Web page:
Expanding Medicaid is popular, according to new survey data from the Kaiser Family Foundation. Two-thirds of Americans living in the 12 states that have not expanded the program as prescribed by Obamacare want their leaders to change course and boost enrollment.
Perhaps they’ll change their minds after reviewing the latest data on Medicaid’s wasteful spending and subpar care.
Medicaid has swelled dramatically since it was signed into law in 1965 by President Lyndon Johnson as part of his “Great Society.” Originally a safety-net program for low-income people, the program now covers nearly 79 million Americans. One out of every six dollars spent on health care in this country goes toward the entitlement—roughly $672 billion.
Obamacare only further inflated the ballooning program. The law originally required states to expand Medicaid to individuals with annual incomes up to 138% of the federal poverty level—about $18,750 in today’s dollars. The federal government enticed states to comply by offering to pick up 100% of the tab for expansion in the first two years—and 90% of the cost of expansion in perpetuity.
But in 2012, the U.S. Supreme Court ruled that Medicaid expansion was optional for the states in National Federation of Independent Business (NFIB) v. Sebelius. Since then, lawmakers have used all sorts of carrots and sticks—from offering even more money to revoking Medicaid waivers—to persuade states to expand the program.
It’s not hard to see why 12 states are still holding out. The cost of expansion has far exceeded original estimates. States are on the hook for much more than they bargained for. In the states that have expanded, the program covers twice as many people and costs 76% more per enrollee than initially projected.
Many of these additional enrollees may be ineligible for Medicaid. A 2015 federal audit of a sample of beneficiaries in Medi-Cal, California’s Medicaid program, found that half were either improperly or potentially improperly enrolled. A more recent audit found there were eligibility review errors in nearly 30% of enrollee files in expansion states, according to Brian Blase, a former economic advisor to President Trump.
Those errors have cost taxpayers a fortune. Last year, more than one in every five dollars the government spent on Medicaid was “improper.” That accounts for roughly $99 billion in fraudulent and erroneous payments—an amount equivalent to the GDP of Ecuador.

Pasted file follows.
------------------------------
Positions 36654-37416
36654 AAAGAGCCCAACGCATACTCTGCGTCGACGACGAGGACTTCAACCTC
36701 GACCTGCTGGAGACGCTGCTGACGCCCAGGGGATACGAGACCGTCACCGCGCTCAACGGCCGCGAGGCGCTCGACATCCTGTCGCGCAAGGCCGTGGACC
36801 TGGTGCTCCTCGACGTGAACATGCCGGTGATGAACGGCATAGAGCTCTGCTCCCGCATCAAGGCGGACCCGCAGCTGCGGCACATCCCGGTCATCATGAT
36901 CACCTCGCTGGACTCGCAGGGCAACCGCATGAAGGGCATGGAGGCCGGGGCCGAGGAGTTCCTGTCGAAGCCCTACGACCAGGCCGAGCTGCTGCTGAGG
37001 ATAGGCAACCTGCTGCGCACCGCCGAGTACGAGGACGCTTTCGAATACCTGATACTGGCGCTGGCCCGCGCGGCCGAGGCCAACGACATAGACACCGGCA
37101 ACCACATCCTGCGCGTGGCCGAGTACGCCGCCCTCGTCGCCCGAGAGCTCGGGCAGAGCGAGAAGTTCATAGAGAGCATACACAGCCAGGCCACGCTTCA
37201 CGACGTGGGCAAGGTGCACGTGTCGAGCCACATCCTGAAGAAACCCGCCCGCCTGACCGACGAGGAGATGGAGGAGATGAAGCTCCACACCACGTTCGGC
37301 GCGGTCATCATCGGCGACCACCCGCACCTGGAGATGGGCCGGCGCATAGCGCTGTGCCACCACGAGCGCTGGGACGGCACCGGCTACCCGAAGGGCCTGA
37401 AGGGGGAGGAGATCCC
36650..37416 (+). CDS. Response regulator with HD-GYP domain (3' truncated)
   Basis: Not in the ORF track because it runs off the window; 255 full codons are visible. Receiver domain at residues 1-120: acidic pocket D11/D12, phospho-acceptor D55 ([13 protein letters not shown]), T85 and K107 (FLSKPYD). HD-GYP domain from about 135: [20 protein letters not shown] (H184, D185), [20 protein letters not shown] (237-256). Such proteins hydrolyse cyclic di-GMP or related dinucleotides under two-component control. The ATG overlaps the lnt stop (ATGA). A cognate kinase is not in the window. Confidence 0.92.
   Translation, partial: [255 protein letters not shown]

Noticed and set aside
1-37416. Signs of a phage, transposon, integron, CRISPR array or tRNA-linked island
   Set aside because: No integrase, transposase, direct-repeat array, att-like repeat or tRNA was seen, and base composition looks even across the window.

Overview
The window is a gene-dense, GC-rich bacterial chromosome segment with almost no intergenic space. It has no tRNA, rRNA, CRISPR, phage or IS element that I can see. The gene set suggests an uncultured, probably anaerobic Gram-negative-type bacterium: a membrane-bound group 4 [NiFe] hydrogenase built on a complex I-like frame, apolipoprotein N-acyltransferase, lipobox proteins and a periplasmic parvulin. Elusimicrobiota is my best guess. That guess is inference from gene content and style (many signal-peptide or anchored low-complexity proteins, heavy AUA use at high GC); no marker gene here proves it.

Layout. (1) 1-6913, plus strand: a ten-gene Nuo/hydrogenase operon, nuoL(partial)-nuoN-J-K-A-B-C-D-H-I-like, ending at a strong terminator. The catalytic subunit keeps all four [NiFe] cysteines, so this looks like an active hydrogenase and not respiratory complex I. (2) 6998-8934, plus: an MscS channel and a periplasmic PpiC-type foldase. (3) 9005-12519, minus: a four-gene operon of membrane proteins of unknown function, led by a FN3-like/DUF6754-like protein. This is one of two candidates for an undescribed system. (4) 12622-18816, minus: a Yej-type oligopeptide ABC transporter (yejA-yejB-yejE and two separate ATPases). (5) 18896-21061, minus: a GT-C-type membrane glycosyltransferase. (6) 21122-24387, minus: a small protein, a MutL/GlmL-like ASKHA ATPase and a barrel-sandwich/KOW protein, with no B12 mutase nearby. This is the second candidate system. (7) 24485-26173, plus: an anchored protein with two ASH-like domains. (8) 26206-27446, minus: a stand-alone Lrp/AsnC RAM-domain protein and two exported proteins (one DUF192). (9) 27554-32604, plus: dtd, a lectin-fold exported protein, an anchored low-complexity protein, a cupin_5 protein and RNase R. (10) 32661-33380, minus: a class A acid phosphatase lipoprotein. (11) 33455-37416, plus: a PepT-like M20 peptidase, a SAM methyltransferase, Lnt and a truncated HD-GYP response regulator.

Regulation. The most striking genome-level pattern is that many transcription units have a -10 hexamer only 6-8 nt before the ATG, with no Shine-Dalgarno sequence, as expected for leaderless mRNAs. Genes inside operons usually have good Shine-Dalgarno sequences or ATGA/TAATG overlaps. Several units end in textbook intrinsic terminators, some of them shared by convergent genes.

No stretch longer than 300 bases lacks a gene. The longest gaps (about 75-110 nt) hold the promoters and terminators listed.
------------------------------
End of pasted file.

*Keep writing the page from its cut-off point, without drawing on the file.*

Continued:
For all the money Americans spend on Medicaid, they might expect the program to provide adequate care to its beneficiaries. But that isn’t the case.
That’s partly because Medicaid pays doctors 62 cents for every dollar that private plans do. As a result, just 70% of providers were willing to accept new Medicaid patients as of 2019—compared to the 90% who were willing to accept privately insured patients.
That may seem inconsequential. But by expanding Medicaid, states have dramatically increased the number of patients on the program’s rolls. Meanwhile, the number of doctors willing to see those patients has largely stayed the same. That’s a recipe for long waits—and ultimately poor health outcomes.
In Colorado, Medicaid patients wait 1.4 times longer than those with private insurance for specialty care. They’re also three times more likely than privately insured patients to report not having access to specialty care because they couldn’t find a provider who accepts their insurance.
Waits could grow substantially in California if Gov. Gavin Newsom’s budget passes. He wants to make all undocumented immigrants in the state eligible for Medi-Cal. Beneficiaries could find themselves competing with more people for scarce appointments—especially if undocumented immigrants from other states come to California to take advantage of the governor’s largesse.
Without access to timely care, Medicaid enrollees suffer. In just one study of individuals with throat cancer, Medicaid and uninsured patients were both 50% more likely to die when compared with privately insured patients—even when researchers controlled for age, socioeconomic status, smoking, and other factors that can affect cancer outcomes.
In other words, having Medicaid is as good as having no insurance at all.
Other researchers have come to similar conclusions. A landmark study in Oregon, for example, found that “Medicaid coverage generated no significant improvements in measured physical health outcomes” when compared with being uninsured.
Americans living in non-expansion states should consider themselves lucky. Expanding Medicaid would only expand the entitlement’s inefficiencies and poor health outcomes.